IBM X-Force, the company’s security unit, has published a report of a new form of “wiper” malware connected to threat groups in Iran and used in a destructive attack against companies in the Middle East. The sample was discovered in a response to an attack on what an IBM spokesperson described as “a new environment in the [Middle East]—not in Saudi Arabia, but another regional rival of Iran.”
Dubbed ZeroCleare, the malware is “a likely collaboration between Iranian state-sponsored groups,” according to a report by IBM X-Force researchers. The attacks were targeted against specific organizations and used brute-force password attacks to gain access to network resources. The initial phase of the attacks was launched from Amsterdam IP addresses owned by a group tied to what IBM refers to as the “ITG13 Group”—also known as “Oilrig” and APT34. Another Iranian threat group may have used the same addresses to access accounts prior to the wiper campaign.
“While X-Force IRIS cannot attribute the activity observed during the destructive phase of the ZeroCleare campaign,” the researchers noted, “we assess that high-level similarities with other Iranian threat actors, including the reliance on ASPX web shells and compromised VPN accounts, the link to ITG13 activity, and the attack aligning with Iranian objectives in the region, make it likely this attack was executed by one or more Iranian threat groups.”
In addition to brute force attacks on network accounts, the attackers exploited a SharePoint vulnerability to drop web shells on a SharePoint server. These included China Chopper, Tunna, and another Active Server Pages-based webshell named “extensions.aspx,” which “shared similarities with the ITG13 tool known as TWOFACE/SEASHARPEE,” the IBM researchers reported. They also attempted to install TeamViewer remote access software and used a modified version of the Mimikatz credential-stealing tool—obfuscated to hide its intent—to steal more network credentials off the compromised servers. From there, they moved out across the network to spread the ZeroCleare malware.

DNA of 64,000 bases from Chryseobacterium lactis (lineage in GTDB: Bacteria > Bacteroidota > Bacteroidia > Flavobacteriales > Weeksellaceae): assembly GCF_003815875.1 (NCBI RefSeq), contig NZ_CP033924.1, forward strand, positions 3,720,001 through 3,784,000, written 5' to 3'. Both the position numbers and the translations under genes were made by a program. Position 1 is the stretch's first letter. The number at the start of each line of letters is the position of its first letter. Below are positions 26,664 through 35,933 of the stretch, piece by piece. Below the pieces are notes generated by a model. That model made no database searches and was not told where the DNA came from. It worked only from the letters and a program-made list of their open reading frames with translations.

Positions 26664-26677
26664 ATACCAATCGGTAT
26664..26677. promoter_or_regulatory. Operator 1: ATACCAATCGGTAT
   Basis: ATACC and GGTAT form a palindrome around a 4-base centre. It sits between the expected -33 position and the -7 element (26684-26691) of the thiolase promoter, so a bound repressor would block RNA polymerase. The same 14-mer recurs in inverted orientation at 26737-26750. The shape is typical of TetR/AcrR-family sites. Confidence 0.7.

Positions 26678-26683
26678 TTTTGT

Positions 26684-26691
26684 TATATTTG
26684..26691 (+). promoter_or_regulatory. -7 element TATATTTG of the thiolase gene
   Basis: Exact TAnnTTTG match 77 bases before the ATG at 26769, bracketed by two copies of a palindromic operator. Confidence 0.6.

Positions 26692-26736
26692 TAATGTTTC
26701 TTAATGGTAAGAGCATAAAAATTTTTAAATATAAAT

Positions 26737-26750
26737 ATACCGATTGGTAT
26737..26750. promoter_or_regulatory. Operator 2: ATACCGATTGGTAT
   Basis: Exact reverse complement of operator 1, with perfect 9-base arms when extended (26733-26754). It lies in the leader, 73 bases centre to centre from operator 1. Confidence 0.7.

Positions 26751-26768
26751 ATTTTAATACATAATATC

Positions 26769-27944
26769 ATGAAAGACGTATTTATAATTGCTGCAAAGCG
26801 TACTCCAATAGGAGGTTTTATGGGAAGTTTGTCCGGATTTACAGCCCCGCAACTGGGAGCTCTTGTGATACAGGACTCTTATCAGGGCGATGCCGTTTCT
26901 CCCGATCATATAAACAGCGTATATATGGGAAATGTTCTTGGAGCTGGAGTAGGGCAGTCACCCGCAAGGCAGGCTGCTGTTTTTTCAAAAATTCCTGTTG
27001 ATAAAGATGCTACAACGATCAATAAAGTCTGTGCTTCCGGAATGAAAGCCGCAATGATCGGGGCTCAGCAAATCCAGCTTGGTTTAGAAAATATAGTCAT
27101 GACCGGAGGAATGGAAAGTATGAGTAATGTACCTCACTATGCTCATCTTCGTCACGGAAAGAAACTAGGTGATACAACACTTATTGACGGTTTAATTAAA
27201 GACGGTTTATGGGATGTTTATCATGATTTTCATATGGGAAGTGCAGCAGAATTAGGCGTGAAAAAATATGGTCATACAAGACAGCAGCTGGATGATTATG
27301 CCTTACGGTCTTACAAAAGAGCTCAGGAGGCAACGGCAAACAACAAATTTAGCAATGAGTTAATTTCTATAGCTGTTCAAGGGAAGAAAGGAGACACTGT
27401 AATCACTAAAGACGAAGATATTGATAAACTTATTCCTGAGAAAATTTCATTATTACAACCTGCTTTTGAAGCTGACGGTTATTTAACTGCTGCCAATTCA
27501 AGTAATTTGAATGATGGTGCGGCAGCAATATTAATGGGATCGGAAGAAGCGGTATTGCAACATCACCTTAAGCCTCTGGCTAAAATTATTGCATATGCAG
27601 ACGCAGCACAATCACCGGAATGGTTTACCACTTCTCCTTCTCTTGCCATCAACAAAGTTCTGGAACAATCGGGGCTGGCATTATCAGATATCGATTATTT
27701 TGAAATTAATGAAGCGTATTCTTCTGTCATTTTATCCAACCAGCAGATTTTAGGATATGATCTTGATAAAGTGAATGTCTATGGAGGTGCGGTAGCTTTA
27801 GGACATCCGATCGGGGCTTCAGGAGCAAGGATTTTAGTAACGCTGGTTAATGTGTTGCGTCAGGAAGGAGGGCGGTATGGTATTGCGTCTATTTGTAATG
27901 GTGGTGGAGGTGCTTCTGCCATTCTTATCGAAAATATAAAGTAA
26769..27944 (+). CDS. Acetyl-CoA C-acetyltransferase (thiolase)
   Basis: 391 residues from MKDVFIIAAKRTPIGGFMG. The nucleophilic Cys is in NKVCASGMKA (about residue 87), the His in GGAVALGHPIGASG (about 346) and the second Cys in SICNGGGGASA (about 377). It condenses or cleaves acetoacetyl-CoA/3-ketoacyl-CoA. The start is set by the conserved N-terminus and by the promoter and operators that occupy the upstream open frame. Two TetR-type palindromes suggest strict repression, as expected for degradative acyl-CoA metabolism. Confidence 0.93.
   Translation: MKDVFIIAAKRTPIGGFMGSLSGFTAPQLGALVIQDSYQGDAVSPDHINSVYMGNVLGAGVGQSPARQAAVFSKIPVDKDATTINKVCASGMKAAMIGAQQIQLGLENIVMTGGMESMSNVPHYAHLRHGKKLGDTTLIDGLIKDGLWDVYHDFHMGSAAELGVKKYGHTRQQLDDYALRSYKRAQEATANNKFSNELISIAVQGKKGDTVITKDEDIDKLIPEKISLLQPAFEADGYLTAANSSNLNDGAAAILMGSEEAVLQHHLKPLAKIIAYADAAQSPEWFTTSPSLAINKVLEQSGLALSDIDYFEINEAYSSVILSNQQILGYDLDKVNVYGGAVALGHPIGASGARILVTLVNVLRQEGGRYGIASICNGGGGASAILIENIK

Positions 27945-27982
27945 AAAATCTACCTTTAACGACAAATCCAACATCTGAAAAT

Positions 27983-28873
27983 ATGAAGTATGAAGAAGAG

Hiding the driver
ZeroCleare, like the Shamoon wiper, uses the legitimate RawDisk software driver from EldoS to gain direct access to disk drives and write data. Since the EldoS driver is not signed, however, ZeroCleare uses a vulnerable but signed driver from a version of Oracle’s VirtualBox virtual machine software to bypass signature checking of the driver—allowing it to attack 64-bit versions of Windows. The VBoxDrv driver, which passes Microsoft’s Driver Signature enforcement, is loaded by an intermediary executable—in the IBM X-Force detected cases, the file was named soy.exe. After loading the vulnerable VirtualBox driver, the malware exploits a bug in the driver to load the unsigned EldoS driver. On 32-bit Windows systems, which lack Driver Signature Enforcement, the malware can dispense with the workaround and run the EldoS driver directly.
The payload of the malware is called ClientUpdate.exe. Using the EldoS driver, it overwrites the Master Boot Record and disk partitions of the infected machine.
The victims in the attacks were in the energy and industrial sectors in countries that Iran sees as rivals in the Persian Gulf. And this isn’t the only ongoing Iran-tied campaign—there have been anecdotal reports of other attacks from Iran’s APT33 against US and other nations’ energy companies, and another Iranian-tied threat group targeted a US presidential campaign (President Trump’s, according to Reuters).